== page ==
Ei Arakawa (b. 1977, Fukushima) is a queer Japan-born American performance artist based in Los Angeles since 2019. His exhibitions and performances are often created through fervent collaborations with artists (and at times their artworks), art historians, and with audience members themselves. His activities undertake the lo-fi mimicry, duplication, and embodiment of cultural forms—be they architectural structures, art historical legacies, or organizational systems—to reanimate their potentialities anew.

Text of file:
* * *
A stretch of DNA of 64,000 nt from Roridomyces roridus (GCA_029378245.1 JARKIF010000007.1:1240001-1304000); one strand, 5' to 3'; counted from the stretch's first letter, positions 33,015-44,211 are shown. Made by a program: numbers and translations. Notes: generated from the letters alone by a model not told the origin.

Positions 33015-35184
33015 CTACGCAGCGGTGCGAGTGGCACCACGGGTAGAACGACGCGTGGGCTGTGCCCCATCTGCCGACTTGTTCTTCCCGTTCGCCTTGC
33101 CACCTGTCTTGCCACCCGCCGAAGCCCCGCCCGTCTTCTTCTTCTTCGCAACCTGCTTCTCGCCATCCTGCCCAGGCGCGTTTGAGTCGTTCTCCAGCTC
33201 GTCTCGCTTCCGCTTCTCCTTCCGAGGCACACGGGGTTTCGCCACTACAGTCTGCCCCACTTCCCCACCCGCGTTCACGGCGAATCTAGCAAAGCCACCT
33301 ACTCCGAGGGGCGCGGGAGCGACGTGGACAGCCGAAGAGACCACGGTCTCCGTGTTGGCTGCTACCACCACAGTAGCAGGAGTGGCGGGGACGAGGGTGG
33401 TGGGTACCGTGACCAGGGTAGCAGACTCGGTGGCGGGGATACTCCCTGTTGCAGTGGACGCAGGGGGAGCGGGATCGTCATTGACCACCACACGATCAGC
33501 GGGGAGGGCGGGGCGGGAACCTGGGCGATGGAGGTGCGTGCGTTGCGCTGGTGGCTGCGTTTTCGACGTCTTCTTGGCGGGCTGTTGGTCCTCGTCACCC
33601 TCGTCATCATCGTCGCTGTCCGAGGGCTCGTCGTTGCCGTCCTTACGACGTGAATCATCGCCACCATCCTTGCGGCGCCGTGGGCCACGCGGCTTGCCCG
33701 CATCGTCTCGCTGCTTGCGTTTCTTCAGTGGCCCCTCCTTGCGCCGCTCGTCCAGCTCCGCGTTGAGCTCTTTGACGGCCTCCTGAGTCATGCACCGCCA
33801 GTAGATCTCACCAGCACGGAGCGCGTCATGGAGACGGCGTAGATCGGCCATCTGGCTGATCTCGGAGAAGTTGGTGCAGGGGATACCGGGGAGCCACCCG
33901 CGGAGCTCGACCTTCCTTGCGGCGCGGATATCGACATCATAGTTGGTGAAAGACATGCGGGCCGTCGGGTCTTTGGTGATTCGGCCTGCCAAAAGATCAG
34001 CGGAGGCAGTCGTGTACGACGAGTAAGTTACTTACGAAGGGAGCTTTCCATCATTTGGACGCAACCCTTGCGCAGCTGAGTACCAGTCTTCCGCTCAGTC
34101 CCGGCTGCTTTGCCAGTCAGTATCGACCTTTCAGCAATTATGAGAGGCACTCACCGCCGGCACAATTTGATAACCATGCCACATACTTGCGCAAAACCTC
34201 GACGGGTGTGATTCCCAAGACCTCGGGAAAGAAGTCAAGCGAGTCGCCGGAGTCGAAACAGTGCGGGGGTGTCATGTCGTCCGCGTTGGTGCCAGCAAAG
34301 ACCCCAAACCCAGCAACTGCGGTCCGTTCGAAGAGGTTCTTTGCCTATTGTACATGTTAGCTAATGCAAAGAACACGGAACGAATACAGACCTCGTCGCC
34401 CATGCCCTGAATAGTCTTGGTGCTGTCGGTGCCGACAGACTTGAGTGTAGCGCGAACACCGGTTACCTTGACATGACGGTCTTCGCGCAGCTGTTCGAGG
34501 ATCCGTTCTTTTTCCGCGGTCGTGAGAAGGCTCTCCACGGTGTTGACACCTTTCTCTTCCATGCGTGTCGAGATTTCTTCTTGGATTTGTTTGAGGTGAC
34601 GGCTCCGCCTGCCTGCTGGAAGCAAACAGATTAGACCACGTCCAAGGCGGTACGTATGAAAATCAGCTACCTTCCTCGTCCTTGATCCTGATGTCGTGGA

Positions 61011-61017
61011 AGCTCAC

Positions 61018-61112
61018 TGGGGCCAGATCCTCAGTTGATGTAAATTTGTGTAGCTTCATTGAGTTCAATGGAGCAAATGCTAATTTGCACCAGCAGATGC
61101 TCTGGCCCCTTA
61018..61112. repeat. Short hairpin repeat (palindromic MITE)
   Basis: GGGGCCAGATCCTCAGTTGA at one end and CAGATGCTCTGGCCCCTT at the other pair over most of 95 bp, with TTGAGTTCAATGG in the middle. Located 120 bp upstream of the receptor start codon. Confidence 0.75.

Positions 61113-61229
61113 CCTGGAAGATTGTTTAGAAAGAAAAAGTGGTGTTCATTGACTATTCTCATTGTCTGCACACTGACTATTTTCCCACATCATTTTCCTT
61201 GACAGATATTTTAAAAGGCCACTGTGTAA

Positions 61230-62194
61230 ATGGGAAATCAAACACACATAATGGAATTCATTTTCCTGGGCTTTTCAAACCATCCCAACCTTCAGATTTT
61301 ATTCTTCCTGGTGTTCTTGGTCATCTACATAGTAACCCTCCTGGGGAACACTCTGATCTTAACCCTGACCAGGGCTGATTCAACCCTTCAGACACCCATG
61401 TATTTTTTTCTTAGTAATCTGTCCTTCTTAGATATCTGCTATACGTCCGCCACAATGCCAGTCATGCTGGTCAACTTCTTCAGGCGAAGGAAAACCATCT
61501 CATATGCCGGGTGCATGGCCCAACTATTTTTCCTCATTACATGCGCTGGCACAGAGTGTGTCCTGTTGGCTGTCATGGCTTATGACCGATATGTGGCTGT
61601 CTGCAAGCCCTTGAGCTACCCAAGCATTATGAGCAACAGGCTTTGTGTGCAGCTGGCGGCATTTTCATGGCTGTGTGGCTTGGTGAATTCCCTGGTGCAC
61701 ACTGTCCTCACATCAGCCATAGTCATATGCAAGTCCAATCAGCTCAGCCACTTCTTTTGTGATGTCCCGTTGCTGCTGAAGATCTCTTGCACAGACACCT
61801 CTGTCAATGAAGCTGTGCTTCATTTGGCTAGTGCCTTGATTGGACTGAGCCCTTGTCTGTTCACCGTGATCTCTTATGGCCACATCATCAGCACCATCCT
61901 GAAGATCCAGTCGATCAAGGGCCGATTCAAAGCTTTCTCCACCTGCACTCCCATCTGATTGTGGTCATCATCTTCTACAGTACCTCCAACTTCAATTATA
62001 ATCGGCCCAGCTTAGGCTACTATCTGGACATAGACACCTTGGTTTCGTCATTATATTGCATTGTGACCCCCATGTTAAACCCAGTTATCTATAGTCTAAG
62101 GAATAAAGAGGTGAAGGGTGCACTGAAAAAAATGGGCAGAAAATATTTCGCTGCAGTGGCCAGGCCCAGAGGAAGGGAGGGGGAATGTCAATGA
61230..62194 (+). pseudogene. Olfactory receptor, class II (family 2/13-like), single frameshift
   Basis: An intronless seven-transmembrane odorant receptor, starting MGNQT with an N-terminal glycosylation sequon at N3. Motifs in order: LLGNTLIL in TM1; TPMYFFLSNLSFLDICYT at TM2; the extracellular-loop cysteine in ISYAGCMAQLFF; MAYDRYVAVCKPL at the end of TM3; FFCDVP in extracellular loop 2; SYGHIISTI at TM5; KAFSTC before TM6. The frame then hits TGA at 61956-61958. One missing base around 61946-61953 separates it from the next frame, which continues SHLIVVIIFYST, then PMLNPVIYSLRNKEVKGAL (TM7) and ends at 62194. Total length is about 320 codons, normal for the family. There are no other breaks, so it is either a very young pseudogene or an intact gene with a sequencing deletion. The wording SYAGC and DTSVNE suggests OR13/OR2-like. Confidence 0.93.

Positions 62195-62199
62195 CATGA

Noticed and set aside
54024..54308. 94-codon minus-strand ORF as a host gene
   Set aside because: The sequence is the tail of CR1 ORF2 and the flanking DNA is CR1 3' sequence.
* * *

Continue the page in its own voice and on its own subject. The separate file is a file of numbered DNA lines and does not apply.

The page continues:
For Don’t Give Up, three living American painters (Nicole Eisenman, Laura Owens, Trevor Shimizu) and a couple of dead ones (Mary Cassatt, Alice Neel) mentor Arakawa about the hardship and reality of being a parent and an artist at the same time, a subject which is still a rare topic for female and queer artists (although Cassatt was neither married nor a parent). Arakawa’s psychic preparation for planned queer parenthood becomes a maze of hallways and rooms of cardboard in the gallery, through which the visitor encounters singing paintings. Together with the LA based composer Celia Hollander, Arakawa creates an insecure opera of “figuring this out” or “figuring paintings” in need of temporarily connected parenting artisthoods.